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Our online magazines on Bachelor’s programmes and Master’s programmes provide you with information on the programme and student life. They also feature testimonials and videos. Switch between Bachelor's programmes and Master's programmes by clicking the button at the bottom of the page. Happy reading!
What is History?
Historians engage with the past in a multitude of ways. There are cultural historians, political-economic historians, film historians, historians of science, and urban historians, to name just a few. Some historians teach, some conduct and publish research, prepare exhibitions, write biographies, or comment on recent events. Some study the far distant past, while others focus on the 1970s, the 1980s or even more recent history.
We have a tendency to think that historians reconstruct the past, rebuilding history one stone at a time. But that is not the case. If there is one thing that historians know for sure it is that the past is gone. Their job is to use sources such as archives, inscriptions, other written sources, photographs, clothing, paintings, films and digital information to investigate what developments took place in the past and why.
A historian searches, reads, watches, compares, selects and uses theories to create his or her own interpretation of what might have happened. This goes far beyond ‘facts’ and dates: it is about analysis, theory formation, and understanding.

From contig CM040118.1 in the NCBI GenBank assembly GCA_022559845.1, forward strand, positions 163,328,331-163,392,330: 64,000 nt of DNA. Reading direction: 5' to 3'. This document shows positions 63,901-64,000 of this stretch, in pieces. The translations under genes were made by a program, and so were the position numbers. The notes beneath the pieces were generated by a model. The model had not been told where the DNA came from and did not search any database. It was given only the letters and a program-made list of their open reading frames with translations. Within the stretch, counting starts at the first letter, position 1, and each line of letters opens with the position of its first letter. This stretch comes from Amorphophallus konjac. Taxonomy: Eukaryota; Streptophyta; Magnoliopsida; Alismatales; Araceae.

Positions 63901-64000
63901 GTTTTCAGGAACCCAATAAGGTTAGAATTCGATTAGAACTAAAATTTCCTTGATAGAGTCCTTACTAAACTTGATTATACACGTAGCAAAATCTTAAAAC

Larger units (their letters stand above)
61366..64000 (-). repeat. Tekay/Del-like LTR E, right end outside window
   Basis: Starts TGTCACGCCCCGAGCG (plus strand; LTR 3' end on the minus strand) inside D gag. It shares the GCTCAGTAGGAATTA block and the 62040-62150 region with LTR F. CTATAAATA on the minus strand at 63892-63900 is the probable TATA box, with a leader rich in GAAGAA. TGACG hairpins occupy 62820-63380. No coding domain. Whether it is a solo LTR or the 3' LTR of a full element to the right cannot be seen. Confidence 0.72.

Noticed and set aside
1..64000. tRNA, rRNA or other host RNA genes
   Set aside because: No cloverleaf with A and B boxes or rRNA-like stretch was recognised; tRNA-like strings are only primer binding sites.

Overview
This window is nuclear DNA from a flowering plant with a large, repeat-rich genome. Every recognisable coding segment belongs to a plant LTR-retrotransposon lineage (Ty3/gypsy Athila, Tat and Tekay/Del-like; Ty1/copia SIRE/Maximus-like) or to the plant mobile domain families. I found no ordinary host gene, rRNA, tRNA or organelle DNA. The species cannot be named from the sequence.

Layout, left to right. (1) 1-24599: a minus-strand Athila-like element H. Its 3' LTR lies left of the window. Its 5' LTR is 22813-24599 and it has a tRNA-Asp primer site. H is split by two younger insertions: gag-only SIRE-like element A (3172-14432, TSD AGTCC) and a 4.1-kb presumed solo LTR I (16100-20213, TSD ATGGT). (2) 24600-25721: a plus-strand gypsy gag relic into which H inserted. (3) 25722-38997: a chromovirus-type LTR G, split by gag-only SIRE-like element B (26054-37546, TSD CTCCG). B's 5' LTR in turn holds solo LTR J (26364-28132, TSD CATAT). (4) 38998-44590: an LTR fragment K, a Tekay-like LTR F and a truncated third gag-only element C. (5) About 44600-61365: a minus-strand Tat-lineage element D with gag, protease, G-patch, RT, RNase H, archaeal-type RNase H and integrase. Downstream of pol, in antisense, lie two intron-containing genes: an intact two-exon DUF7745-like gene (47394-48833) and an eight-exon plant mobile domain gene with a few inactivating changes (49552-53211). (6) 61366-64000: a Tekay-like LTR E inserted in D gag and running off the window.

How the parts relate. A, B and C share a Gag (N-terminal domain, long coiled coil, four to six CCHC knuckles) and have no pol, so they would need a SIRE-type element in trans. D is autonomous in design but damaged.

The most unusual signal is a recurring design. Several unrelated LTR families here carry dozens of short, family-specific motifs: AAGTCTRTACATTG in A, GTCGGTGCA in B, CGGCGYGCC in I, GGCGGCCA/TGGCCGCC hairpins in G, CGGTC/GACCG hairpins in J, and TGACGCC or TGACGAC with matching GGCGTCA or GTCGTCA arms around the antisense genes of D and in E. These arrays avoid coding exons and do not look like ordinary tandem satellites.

Historians contribute to our society in a myriad of ways because they find work in many different sectors. Thanks to their broad and varied training and skills they can understand and clarify complex situations. Historians who conduct research, teach or work in museums and cultural institutions contribute to our understanding and awareness of our past. But their knowledge and skills mean many historians also end up working in politics, governmental organizations, the media or the corporate sector.
Is this the programme for you?
Are you engaged in society? Do you have a broad social interest in both the present and the past? Would you, for instance, like to explore and understand the historical background of a phenomenon like terrorism? Do you enjoy reading about lots of different topics and are you a good writer? Are you ambitious, with a critical and analytical mind? Can you work independently and are you brave enough to let go of ‘certainties’? Then the History degree programme is precisely what you are looking for!
Humans and animals grow closer in wartime
How profitable was slavery? To what extent were slaves able to preserve their African heritage? What role did slavery play in the development of a global capitalist system? Such questions are the subject of vigorous debates among historians. The legacy of slavery is evident to this very day, from racial segregation to Blues music. Slavery is one the themes you can select in the first-year course unit ‘Historical Debate’. You will discover what historians have written about slavery and the relevance of their research to contemporary society.
Why are American politicians often photographed while playing sports? What sources can you use to find out whether globalization damages the sovereignty of nation states? How did medieval cities differ from those of classical antiquity?
What is History?